Bert Blyleven’s career baseball accomplishments were acknowledged in the greatest possible way in early 2011, when he was elected to baseball’s Hall of Fame. Drafted straight from high school by the Minnesota Twins in 1969, he made his major league debut with the Twins the following season. 22 years later, he had accumulated 287 wins while pitching for a number of major league clubs, including the Twins, Texas Rangers, Pittsburgh Pirates, Cleveland Indians, and California Angels. While he ended up only 13 victories short of the exclusive “300 Win Club”, Bert was known for his devastating curveball, and his 3,701 career strikeouts still rank 5th in the all- time Major League record book.
Born in the Netherlands, Bert moved with his family to Southern California at the age of two. He quickly became enamored with the game of baseball, watching Sandy Koufax pitch for the Los Angeles Dodgers and listening to Vin Scully on the radio, while he also practiced his pitching on a backyard mound built by his father.
After his playing days, Bert joined the Twins broadcasting team in 1996, and quickly became a fan favorite for his baseball insight and sharp sense of humor, while his easy banter with play-by-play announcer Dick Bremer has made Twins telecasts among the most popular in all of baseball. Using a telestrator early in his announcing career, he began circling fans who had brought creative signs and posters to the games, and that tradition quickly spawned its own cottage industry as fans began to create and bring “Circle Me, Bert” signs to the ballpark. The practice is now widespread, both at Target Field for Twins home games and on the road, where Twins fans visit other ballparks with their “Circle Me, Bert” posters, in hopes of being spotted and circled by the former strikeout artist.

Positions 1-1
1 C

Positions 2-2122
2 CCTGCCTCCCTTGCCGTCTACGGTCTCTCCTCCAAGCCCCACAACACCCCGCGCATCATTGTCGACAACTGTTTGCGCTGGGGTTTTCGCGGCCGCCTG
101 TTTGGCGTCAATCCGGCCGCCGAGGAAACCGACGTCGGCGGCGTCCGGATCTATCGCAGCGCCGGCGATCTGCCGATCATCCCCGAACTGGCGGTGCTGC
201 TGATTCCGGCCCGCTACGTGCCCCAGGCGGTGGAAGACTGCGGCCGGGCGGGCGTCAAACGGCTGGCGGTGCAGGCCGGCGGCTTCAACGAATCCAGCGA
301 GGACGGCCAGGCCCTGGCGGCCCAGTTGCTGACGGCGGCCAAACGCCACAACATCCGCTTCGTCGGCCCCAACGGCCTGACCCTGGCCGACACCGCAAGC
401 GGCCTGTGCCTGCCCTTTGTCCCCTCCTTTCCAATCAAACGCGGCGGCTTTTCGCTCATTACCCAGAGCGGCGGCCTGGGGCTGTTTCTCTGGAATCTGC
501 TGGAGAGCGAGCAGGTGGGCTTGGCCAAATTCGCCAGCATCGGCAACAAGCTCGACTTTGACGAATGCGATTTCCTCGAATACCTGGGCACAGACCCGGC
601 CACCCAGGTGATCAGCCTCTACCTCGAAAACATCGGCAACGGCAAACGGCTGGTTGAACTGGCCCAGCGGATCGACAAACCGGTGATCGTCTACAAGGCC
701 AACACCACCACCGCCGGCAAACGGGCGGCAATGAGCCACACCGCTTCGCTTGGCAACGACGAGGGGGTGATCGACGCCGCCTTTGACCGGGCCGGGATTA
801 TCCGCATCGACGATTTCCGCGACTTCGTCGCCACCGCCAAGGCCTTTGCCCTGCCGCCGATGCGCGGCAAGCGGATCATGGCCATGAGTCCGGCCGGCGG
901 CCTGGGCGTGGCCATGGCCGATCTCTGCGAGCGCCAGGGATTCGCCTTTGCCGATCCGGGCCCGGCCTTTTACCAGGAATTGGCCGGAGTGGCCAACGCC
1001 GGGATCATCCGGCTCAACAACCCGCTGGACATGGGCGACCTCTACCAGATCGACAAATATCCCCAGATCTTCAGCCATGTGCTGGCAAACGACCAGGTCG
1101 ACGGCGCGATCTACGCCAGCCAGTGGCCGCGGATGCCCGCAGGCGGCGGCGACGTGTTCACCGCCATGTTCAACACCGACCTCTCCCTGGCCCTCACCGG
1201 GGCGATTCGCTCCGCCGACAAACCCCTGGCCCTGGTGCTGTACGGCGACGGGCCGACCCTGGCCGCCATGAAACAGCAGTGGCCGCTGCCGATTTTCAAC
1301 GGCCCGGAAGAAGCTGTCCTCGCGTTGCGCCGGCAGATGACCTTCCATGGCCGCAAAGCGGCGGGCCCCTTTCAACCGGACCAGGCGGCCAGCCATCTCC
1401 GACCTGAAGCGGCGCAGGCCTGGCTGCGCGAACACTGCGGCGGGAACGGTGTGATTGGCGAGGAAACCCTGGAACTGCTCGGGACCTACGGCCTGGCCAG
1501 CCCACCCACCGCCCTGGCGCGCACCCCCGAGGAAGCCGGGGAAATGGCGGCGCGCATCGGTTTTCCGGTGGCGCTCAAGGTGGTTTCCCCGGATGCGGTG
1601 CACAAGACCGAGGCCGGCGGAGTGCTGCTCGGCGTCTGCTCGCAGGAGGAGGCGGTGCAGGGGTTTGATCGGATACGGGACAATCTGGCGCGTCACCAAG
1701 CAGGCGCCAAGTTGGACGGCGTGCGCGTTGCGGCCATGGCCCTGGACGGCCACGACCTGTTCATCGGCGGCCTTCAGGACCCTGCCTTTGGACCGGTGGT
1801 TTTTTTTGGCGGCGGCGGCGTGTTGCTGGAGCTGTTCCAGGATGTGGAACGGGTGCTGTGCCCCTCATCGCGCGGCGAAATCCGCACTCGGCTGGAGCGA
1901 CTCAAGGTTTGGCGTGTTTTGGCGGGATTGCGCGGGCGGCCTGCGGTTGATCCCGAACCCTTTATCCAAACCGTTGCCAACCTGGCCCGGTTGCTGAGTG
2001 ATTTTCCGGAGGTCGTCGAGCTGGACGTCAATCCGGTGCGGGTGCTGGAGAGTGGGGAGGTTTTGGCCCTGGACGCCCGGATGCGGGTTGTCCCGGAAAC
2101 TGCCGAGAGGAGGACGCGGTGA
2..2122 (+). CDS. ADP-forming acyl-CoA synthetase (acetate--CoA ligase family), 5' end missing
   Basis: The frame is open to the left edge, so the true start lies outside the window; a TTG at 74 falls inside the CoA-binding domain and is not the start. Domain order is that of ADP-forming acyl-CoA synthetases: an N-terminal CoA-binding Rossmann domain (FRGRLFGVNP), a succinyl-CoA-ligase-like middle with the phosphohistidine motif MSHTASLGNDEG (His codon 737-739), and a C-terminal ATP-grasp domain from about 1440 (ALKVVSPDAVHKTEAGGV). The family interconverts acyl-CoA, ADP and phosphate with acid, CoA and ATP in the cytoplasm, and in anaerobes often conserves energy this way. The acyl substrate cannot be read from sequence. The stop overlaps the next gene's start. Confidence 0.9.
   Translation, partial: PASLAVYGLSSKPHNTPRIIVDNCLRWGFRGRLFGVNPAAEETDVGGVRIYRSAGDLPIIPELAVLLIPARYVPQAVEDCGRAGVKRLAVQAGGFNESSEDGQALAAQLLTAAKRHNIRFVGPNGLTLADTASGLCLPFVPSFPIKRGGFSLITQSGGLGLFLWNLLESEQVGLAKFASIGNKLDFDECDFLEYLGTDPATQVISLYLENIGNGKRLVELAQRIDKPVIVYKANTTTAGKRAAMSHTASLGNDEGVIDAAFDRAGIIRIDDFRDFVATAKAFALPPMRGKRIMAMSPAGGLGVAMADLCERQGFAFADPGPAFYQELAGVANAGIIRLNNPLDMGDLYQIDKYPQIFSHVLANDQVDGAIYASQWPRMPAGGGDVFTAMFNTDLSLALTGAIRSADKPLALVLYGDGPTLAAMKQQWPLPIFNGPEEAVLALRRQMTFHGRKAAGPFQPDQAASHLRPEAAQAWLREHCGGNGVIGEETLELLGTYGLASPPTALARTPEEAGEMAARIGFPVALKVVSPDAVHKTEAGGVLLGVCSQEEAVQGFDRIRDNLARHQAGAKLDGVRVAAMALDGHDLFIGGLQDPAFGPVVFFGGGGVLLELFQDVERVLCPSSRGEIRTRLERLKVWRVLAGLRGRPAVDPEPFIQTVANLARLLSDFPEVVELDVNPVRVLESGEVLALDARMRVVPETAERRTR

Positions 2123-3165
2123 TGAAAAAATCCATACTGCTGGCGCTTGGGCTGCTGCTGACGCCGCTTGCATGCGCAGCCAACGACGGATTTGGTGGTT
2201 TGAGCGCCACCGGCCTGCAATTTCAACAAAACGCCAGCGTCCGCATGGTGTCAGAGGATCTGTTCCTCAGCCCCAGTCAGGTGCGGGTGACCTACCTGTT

In 2011, Bert earned the greatest honor and recognition any baseball player can attain, when he was elected to baseball’s Hall of Fame. He will be inducted, in Cooperstown, on July 24. He is the first Dutch player ever to be elected to the Hall.
"There is no substitute for Excellence – not even success. Success is tricky, perishable and often outside our control; the pursuit of success makes a poor cornerstone, especially for a whole personality. Excellence is dependable, lasting and largely an issue within our own control; pursuit of excellence, in and for itself, is the best of foundations,” The Heart of the Order, by Thomas Boswell (Doubleday, 1989).